April began with a storm of 1990s reunion albums, and the sophomore release of Mary Timony’s Ex Hex trio was the most memorable. The first Ex Hex album relied on a punk and power-pop brew, but in It’s Real (Merge), Timony adds a distinct hard-rock 1970s sound recalling The Runaways. All three women contribute to lyrical insights, but Timony will win a new guitar goddess moniker. Women also dominate the return of Leeds band The Mekons, whose Deserted (Bloodshot Records) transitions them from sloppy anarchists to tight country-punkers.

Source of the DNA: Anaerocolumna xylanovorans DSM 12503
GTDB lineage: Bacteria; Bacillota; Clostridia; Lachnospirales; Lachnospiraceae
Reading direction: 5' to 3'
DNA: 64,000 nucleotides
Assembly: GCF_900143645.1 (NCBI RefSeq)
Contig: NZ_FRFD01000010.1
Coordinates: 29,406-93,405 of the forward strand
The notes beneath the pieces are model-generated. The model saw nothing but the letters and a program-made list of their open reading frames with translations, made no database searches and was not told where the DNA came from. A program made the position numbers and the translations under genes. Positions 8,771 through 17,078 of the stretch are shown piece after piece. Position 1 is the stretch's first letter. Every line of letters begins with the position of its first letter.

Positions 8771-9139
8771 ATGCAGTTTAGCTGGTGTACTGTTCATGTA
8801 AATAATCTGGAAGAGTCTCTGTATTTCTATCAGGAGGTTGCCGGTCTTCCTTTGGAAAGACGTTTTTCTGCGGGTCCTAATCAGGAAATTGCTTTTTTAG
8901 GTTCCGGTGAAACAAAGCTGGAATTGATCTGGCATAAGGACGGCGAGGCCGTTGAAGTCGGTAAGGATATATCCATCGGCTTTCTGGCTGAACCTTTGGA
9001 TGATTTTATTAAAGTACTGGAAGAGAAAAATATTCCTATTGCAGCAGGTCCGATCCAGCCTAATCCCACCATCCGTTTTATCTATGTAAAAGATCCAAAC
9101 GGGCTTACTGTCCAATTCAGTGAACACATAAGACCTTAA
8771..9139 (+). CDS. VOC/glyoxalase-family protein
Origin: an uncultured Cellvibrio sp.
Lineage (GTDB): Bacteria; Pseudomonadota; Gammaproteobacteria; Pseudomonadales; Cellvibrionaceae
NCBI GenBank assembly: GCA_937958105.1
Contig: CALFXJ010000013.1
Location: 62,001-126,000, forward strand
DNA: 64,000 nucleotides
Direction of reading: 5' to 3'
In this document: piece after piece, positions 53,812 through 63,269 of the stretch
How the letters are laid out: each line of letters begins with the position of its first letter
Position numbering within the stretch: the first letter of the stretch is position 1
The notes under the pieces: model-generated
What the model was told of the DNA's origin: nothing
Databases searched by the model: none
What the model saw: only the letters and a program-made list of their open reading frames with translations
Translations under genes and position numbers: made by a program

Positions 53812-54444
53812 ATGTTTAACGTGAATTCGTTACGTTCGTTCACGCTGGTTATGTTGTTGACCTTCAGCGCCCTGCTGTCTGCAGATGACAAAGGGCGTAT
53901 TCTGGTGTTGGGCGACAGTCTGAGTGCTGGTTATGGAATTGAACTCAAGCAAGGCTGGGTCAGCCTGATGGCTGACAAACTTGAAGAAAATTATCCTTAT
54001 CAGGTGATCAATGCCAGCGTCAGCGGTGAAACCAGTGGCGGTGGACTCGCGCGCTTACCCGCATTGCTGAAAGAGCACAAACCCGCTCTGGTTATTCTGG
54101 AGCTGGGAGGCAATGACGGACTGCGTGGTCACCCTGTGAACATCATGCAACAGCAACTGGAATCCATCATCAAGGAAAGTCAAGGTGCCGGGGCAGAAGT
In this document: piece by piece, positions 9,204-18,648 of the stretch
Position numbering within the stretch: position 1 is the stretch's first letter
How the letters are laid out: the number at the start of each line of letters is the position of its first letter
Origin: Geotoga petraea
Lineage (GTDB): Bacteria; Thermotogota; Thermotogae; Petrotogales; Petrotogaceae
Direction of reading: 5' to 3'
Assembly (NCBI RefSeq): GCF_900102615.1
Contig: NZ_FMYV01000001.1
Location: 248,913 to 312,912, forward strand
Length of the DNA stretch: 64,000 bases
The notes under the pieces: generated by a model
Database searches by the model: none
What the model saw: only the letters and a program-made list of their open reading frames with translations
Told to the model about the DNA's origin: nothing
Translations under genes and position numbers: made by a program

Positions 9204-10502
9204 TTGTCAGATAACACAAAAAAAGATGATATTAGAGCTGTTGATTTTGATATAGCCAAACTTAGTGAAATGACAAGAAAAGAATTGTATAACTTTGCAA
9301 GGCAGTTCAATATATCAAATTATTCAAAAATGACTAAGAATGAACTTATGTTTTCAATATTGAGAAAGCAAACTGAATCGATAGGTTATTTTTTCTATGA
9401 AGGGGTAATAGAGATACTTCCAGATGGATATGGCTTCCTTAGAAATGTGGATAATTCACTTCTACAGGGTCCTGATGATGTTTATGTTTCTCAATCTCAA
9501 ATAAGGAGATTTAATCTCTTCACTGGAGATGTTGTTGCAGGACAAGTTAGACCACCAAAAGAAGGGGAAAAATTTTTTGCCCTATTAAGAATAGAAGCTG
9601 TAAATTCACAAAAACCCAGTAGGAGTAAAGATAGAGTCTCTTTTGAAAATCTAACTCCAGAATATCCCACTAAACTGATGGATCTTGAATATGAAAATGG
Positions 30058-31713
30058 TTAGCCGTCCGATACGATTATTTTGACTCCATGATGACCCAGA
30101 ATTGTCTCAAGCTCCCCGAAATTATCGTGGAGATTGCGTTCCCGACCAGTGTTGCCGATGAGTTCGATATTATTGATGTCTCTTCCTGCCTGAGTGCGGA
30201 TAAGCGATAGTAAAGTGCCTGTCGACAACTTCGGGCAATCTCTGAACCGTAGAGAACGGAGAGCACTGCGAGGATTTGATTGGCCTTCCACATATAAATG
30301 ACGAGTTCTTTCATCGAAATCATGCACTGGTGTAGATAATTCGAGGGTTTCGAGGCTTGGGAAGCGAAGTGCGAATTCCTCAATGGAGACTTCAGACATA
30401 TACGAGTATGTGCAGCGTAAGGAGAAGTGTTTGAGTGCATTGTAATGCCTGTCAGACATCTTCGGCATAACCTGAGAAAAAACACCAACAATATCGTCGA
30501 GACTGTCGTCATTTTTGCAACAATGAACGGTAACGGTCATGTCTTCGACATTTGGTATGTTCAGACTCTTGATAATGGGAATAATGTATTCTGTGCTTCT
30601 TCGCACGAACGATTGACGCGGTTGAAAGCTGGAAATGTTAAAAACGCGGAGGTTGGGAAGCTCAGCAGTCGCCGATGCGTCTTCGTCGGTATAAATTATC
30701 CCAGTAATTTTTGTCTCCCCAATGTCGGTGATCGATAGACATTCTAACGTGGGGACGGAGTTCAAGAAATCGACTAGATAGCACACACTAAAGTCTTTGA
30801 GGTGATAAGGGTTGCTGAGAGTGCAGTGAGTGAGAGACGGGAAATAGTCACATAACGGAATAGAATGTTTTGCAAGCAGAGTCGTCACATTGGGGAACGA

Andy Gill has had a tough time retaining energy for another famous Leeds arts collective, Gang of Four, but Happy Now (Gill Music Ltd.) utilizes new vocalist John Sterry to sound as tense and tight as early days under Jon King. The band’s anger at populism in all forms makes for a heady mix.
The 1990s artist going farthest afield is Portishead’s Beth Gibbons, who is often invisible except for rare collaborative projects. She has released an album with the Polish National Radio Symphony interpreting Górecki’s Symphony No. 3 (Domino). Gibbons’ remarkable voice makes this 2014 live recording a must, but fans are sure to wish she’d enter the studio more often.